V.S. Patent No. 3,012,555 - Meshberg, December 12, 1961, DISPENSING PACKAGE FOR MATERIAL UNDER PRESSURE, shows an aerosol liquid dispenser with an operating spray button assembled to the valve system, which button, with spray ori-fice, fits removably into an applicator nozzle. In one con-figuration the applicator nozzle is used for spray control, in another for protective storage.
U.S. Patent 3,219,533 - Mullins, November 23, .
! ETHANOL AVOIDING HIGHER LEVEL ETHANOL DISPERSED-SOLID RE-FLOCCULATION, shows many solid medicaments, including such steroids as hydrocortisone, prednlsolone and dexamethasone ,

- 2 -.
; .

dispersed in the particle size range of 0.5 to 10 microns in certain chlorofluoroalkanes using 0.5 to 5.0 percent ethanol, for inhalation and ophthalmic therapy.
U.S. Patent No. 3,236,458 - Ramis, February 22, 1966, AEROSOL APPARATUS, shows an aerosol liquid dispenser - -using coaxial concentric extendable tubes for particle size control.
U.S. Patent No. 3,727,806 - Wilmot, April 17, 1973, VALVE ASSEMBLIES FOR AEROSOL CONTAINERS, shows a meter-ing valve assembly in which a hollow member fits over the inner end of the valve stem and moves therewith to create a capillary gap to aid in avoiding wastage as the container contents become exhausted. This container is used in a valve down position.
U.S. Patent 3,809,294 - Torgeson, May 7, 1974, DISPENSING LUNG CONTACTING POWDERED MEDICAMENTS shows a com-bination aerosol carrier and deceieration chamber in which the aerosol container is taken out of the deceleration cham-ber and reassembled in dispensing configuration. This pat-ent discloses prior art, examples of medicaments and a dis-pensing container. Said 3,809,294, is hereby herein in-corporated by this reference thereto. The present invention is an improvement over the inhaling dispenser shown in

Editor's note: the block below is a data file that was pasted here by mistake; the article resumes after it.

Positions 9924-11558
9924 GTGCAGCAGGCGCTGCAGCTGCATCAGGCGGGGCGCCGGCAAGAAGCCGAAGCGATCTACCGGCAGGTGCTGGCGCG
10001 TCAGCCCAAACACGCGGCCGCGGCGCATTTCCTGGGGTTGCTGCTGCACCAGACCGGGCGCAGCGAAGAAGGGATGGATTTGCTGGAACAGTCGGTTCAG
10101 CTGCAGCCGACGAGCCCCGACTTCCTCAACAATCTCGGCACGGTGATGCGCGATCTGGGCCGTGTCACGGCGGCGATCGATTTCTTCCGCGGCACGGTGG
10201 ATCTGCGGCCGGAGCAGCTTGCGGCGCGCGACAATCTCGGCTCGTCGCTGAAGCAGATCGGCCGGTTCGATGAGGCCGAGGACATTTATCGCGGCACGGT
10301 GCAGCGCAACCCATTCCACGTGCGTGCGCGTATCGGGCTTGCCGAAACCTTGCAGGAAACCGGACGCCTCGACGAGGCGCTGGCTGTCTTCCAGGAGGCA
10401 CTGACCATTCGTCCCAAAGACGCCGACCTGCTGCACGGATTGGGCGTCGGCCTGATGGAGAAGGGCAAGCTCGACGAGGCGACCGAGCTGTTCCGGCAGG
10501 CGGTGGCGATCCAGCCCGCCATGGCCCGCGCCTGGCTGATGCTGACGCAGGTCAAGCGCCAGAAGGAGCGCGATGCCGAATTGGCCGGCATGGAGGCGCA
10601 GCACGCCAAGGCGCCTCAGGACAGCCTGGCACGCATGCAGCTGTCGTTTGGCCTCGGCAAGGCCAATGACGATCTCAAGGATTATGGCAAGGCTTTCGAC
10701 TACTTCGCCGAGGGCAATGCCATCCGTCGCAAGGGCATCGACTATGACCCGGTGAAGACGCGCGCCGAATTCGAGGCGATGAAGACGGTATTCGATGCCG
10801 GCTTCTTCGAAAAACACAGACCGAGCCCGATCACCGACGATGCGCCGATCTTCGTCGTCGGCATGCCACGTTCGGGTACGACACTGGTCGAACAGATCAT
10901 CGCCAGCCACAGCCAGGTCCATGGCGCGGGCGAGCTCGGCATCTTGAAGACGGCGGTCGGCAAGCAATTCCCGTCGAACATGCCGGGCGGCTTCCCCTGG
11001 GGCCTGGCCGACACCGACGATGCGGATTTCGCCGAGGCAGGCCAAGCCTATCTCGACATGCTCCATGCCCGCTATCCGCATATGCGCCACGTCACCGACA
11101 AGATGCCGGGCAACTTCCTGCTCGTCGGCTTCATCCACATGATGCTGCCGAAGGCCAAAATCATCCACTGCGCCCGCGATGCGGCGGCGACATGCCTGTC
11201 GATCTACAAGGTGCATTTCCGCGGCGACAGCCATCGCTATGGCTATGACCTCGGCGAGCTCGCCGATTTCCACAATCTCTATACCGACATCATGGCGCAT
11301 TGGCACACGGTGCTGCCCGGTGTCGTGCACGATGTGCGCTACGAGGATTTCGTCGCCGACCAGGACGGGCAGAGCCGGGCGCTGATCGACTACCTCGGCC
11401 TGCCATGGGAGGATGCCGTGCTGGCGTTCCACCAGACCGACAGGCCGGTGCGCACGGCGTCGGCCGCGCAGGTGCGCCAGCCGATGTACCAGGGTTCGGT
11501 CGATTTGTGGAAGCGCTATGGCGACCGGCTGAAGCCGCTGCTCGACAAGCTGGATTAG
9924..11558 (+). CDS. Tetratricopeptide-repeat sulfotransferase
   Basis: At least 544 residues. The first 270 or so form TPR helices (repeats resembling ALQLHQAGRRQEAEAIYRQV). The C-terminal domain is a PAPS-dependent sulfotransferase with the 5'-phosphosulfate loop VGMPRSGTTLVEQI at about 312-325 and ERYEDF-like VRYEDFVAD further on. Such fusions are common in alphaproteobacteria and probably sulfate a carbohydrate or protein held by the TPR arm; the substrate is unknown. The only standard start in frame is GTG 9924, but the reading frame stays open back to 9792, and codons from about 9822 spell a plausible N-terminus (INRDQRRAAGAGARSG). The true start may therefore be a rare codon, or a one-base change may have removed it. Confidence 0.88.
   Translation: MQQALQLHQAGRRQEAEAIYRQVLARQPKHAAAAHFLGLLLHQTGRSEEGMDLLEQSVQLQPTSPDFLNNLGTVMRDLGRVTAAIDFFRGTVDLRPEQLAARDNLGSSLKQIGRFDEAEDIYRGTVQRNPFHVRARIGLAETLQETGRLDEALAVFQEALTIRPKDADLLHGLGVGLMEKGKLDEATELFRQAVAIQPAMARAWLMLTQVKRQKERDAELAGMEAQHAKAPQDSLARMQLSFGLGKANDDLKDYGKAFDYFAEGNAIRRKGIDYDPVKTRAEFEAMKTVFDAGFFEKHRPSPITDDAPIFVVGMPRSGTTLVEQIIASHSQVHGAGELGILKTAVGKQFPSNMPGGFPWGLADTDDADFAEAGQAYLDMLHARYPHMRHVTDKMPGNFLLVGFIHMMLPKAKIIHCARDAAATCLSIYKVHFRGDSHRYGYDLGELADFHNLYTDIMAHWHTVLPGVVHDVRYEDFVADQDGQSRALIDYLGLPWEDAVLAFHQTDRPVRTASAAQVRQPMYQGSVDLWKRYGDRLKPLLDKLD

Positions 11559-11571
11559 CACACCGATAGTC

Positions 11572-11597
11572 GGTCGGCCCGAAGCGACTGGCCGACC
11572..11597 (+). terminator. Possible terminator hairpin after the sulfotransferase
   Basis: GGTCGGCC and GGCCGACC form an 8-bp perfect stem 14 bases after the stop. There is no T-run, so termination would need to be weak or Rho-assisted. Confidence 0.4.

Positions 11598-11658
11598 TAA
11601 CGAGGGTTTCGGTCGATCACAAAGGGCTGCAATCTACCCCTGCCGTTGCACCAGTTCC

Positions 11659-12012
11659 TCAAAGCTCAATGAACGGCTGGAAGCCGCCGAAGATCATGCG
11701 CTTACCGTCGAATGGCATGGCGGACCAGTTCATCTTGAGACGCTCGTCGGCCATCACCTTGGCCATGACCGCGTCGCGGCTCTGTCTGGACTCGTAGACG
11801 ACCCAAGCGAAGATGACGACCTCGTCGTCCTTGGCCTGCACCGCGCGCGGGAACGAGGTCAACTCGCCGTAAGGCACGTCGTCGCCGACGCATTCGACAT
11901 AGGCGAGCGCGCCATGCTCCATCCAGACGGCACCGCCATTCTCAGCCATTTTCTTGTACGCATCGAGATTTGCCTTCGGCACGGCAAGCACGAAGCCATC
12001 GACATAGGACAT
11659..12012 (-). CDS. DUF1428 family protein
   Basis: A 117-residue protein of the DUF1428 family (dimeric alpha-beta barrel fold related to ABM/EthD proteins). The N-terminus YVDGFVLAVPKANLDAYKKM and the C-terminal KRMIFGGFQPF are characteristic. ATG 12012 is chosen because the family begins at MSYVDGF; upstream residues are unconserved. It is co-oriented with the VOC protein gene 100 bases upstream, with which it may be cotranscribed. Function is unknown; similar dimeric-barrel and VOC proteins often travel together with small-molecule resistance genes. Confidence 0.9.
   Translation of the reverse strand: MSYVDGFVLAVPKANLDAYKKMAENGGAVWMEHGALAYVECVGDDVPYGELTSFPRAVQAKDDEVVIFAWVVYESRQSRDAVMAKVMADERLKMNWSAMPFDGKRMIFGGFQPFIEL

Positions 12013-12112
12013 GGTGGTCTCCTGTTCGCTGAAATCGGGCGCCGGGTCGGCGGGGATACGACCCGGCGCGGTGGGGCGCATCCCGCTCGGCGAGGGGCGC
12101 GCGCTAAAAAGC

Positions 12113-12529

U.S. Patent 3,895,111 - Corey, Barringer and Han-sen, July 15, 1975, ASTHMA TREATMENT BY INHALATION OF MICRO-NIZED N,N-DIETHYL-4-METHYL-l-PIPERAZINECARBOXAMIDE PAMOATE, shows an inhaler with a specific therapeutic agent. --U.S. Patent 3,897,779 - Hansen, August 5, ~975, ~

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.' 1038346 haler, and triamcinolone acetonide as a therapeutic agent.
U.S. Patent 3,184,115 - Meshberg, May 18, 1965, AEROSOL DISPENSING PACKAGE shows a telescoping pivoting sleeve which acts as a spray directing shield, which is closed by a dust cap.
. .
FIGURE 1 is a pictorial view of the aerosol dis-penser in dose administering configuration.
FIGURE 2 is a view in partial section of the aero-sol dispenser in the storage and transportation configur-ation FIGURE 3 is a view in partial section of the aero-sol dispenser in dose administering configuration.
FIGURE 4 is a cross-section at cutting plane 4-4 through the cylindrical barrel showing the piston assembly in end view.
As shown in FIGURE 1 the present aerosol dispenser in one configuration is extended and folded for administra-tion of a medicament suspended in an aerosol propellant, and as shown in FIGURE 2 the aerosol dispenser may be collapsed for storage so that the collapsed device may be placed in a pocket or purse for storage until time of use. A view in partial section in collapsed form, FIGURE 2, shows the vari-ous parts particularly clearly. The cylindrical barrel 11 , has the dual functions of a circular cylindrical container carrier during the trasportation configuration and a deceler-ation chamber during the use configuration. At one end of the cylindrical barrel 11 is an end wall 12 in which is form- ~ -ed a mouthpiece 13. In storage configuration a mouthpiece cap 14 fits over the mouthpiece and protects the contents of the dispenser from dust. The mouthpiece cap can fit inside of or outside of the mouthpiece and is preferably of as small a size as is compatible with its functions. Conven-iently, but not necessarilv, the cylindrlcal barrel can be approximately 1-5/8 inches in diameter and 2-3/4 inches long with the mouthpiece being about 7/8 of an inch in diameter.
Such dimensions are not critical. The mouthpiece needs to be large enough to fit readily into the human mouth whether the user is a child or an adult. The size of the deceler-ation chamber is a compromise between a chamber os which is large enough to receive a dispensed dose of the medicament and permit larger particles to settle out and for the entire . charge to lose its velocity, and yet is small enough to con-veniently fit into the pocket of the user.